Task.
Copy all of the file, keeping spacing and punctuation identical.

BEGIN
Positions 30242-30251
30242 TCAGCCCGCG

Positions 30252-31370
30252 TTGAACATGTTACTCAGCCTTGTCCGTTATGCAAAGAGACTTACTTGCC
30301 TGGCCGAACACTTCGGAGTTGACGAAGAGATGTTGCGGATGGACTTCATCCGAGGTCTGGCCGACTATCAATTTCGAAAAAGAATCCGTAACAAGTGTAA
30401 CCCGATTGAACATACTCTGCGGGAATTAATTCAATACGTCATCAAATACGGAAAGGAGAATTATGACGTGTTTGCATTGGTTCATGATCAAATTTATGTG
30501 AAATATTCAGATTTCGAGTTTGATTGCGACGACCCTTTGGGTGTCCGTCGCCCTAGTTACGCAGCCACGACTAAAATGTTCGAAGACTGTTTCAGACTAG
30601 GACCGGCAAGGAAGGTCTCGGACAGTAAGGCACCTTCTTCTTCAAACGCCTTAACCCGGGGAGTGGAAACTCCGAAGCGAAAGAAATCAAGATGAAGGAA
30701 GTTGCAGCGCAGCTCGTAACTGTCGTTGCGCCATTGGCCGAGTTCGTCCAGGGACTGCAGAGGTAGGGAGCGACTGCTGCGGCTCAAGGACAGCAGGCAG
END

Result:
Positions 30242-30251
30242 TCAGCCCGCG

Positions 30252-31370
30252 TTGAACATGTTACTCAGCCTTGTCCGTTATGCAAAGAGACTTACTTGCC
30301 TGGCCGAACACTTCGGAGTTGACGAAGAGATGTTGCGGATGGACTTCATCCGAGGTCTGGCCGACTATCAATTTCGAAAAAGAATCCGTAACAAGTGTAA
30401 CCCGATTGAACATACTCTGCGGGAATTAATTCAATACGTCATCAAATACGGAAAGGAGAATTATGACGTGTTTGCATTGGTTCATGATCAAATTTATGTG
30501 AAATATTCAGATTTCGAGTTTGATTGCGACGACCCTTTGGGTGTCCGTCGCCCTAGTTACGCAGCCACGACTAAAATGTTCGAAGACTGTTTCAGACTAG
30601 GACCGGCAAGGAAGGTCTCGGACAGTAAGGCACCTTCTTCTTCAAACGCCTTAACCCGGGGAGTGGAAACTCCGAAGCGAAAGAAATCAAGATGAAGGAA
30701 GTTGCAGCGCAGCTCGTAACTGTCGTTGCGCCATTGGCCGAGTTCGTCCAGGGACTGCAGAGGTAGGGAGCGACTGCTGCGGCTCAAGGACAGCAGGCAG